The Death of Democracy – B. C. Hett

Folks, remember last week, when I said I didn’t particularly like the WW2 era? Well, I now know why. There’s just nothing redeeming about it.

German history after 1933 is just a dark hole – nothing escapes from it, there is no light, and yet, at the same time, you cannot avoid it, as much as you’d like.

See, WW1 isn’t a great era either – all this destruction and misery and horrible trench warfare – but at least there were some upsides! The traditional structure of society broke down, which meant that after WW1, there were some leaps and bounds in personal freedom. So that’s good.

WW2? God, nothing good about that. At all. That’s why I don’t like it, but after last week, I figured I needed to find out how we got into this mess.

After all, don’t forget, that Germany pre-3rd Reich was the most civilized nation in history. This country won more Nobel Prizes than any other nation. There was incredible art and music coming out of Germany – think of the Bauhaus movement! Scientists in Germany pushed new boundaries, and everyone was looking at envy at the technological advantages made by Krupp and co.

I guess all that meant there just was more height to fall from.

But for such an important – and well researched – era in human history, the question of ‘Why’ seems fairly elusive.

How did Hitler come to power in 1933? How did we get into this mess?

There’s the usual explanations. The Great Depression. The Versailles Peace Treaty and the reparations therein. Hitler’s personal charisma. It all plays part, surely, but it is not entirely convincing.

Because, as Benjamin Carter Hett shows in his excellent book, the explanation is more than the sum of its parts. Yes, the Great Depression played its part. (Just remember that the worst was over by the time the Nazis got to power). Yes, the Peace Treaty and the reparations were bad for the German economy.

But let’s not forget one very chilling truth. The Nazis came to power entirely legally. There was no coup. (They tried that before, and failed). They wiggled their way into parliament by playing the rules.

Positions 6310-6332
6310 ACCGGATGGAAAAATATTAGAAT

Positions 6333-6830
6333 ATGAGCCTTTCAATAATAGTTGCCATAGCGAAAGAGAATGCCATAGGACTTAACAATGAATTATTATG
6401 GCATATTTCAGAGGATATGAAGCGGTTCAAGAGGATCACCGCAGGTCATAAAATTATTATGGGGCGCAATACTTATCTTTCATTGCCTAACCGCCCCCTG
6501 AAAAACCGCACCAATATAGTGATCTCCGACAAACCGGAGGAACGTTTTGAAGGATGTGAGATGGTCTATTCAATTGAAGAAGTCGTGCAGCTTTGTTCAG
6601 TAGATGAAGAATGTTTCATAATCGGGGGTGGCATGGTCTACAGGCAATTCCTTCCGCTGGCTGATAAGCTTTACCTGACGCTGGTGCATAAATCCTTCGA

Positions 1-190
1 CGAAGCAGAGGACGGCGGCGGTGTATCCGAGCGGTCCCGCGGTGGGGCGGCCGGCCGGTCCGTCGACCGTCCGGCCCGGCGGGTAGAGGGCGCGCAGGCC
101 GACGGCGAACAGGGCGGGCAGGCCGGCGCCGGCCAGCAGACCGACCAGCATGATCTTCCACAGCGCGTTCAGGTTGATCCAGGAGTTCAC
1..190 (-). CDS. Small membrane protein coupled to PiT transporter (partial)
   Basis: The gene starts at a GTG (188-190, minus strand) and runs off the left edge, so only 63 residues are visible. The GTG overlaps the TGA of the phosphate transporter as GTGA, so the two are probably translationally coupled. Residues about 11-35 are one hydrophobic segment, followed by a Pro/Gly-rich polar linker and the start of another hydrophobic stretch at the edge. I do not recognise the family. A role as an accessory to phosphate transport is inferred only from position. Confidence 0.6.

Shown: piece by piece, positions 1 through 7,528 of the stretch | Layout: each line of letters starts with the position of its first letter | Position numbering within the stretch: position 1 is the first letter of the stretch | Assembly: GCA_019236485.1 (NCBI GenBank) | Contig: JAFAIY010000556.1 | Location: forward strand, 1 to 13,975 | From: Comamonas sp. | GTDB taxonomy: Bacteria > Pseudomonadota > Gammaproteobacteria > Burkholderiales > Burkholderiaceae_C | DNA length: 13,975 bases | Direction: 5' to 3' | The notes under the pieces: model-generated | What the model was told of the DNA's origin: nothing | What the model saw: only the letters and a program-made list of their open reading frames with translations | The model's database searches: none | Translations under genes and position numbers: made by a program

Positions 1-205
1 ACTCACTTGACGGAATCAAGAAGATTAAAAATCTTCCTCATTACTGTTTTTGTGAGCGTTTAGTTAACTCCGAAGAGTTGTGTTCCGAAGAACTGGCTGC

And that’s such a horrible thing to realize, isn’t it? There really is no excuse.

So how did we get there? And, as Hett not-so-discreetly in his final chapter examines – could this happen again?

There’s two important bits to explain the Nazi’s rise to power.

First, it all has to do with the First World War. (Everything has to do with the First World War.)

See, in August 1914, when Germany went to war, things were rosy. Not as rosy as the Nazis later claimed, but pretty damn good. There was a true sense of national unity (very unusual in a federal – and young! – state such as Germany). There was a national purpose. The summer was golden, everyone was cheerful, and confident. The war would be over by Christmas, after all.

Compare this feeling to the one in November 1918, when the armistice was signed. After four horrible years (the last winter was especially cruel to the German people), things looked very different indeed. It was cold, and dark, and grey. The Kaiser abdicated, leaving a mess in his place.

And let’s not forget, in this era pre-modern media, people thought the war was going in their favour! By the time the armistice was signed, there was no foreign army on German lands. There was no occupation, no indication that things weren’t going as well as everyone said it was. So all of this came as a shock.

And then something vital happened. The military refused to negotiate the truce. They sent politicians instead. This might not seem like a big deal, but it was. Because the people they sent – and the parties they represented – became scapegoats for everything that went wrong. Democracy was tainted from the start, because it was its representatives that signed the treaty.

August 1914 vs November 1918. The Nazis were playing powerfully with this image, this juxtaposition between the two dates. It allowed them to say that they were bringing back the unity of August by defeating the traitors of November.

That’s the first thing.

The second thing is this – The Nazis got into government because the Conservatives invited them in. They thought they could contain the Nazis, use them against the Social Democrats, then discard them.

It obviously didn’t work out that way. Once the Nazis were in power, they used it to destroy their enemies, to clean ministries, newspapers and agencies from everyone that wasn’t on their team.

That’s the valuable lesson from all of this. Far right forces cannot be appeased. They cannot be contained, or used. They must not get into power. Once they get there, it is too late.

And as Hett says on the last page – nobody thought it would get this bad. They thought Hitler would be in power for a couple of years, and then be pushed out. They could not imagine the horror that was about to come their way.

It was simply unimaginable.

We do not have this excuse. We know how bad things can get – and how quickly they can deteriorate from bad to worse.

So please. Remember this. We have one advantage over the people that came before us. We have their example before us.

next week – i promise we’re going back to better, lighter, funner things. The last two books were really depressing reading, weren’t they? Time for something uplifting.

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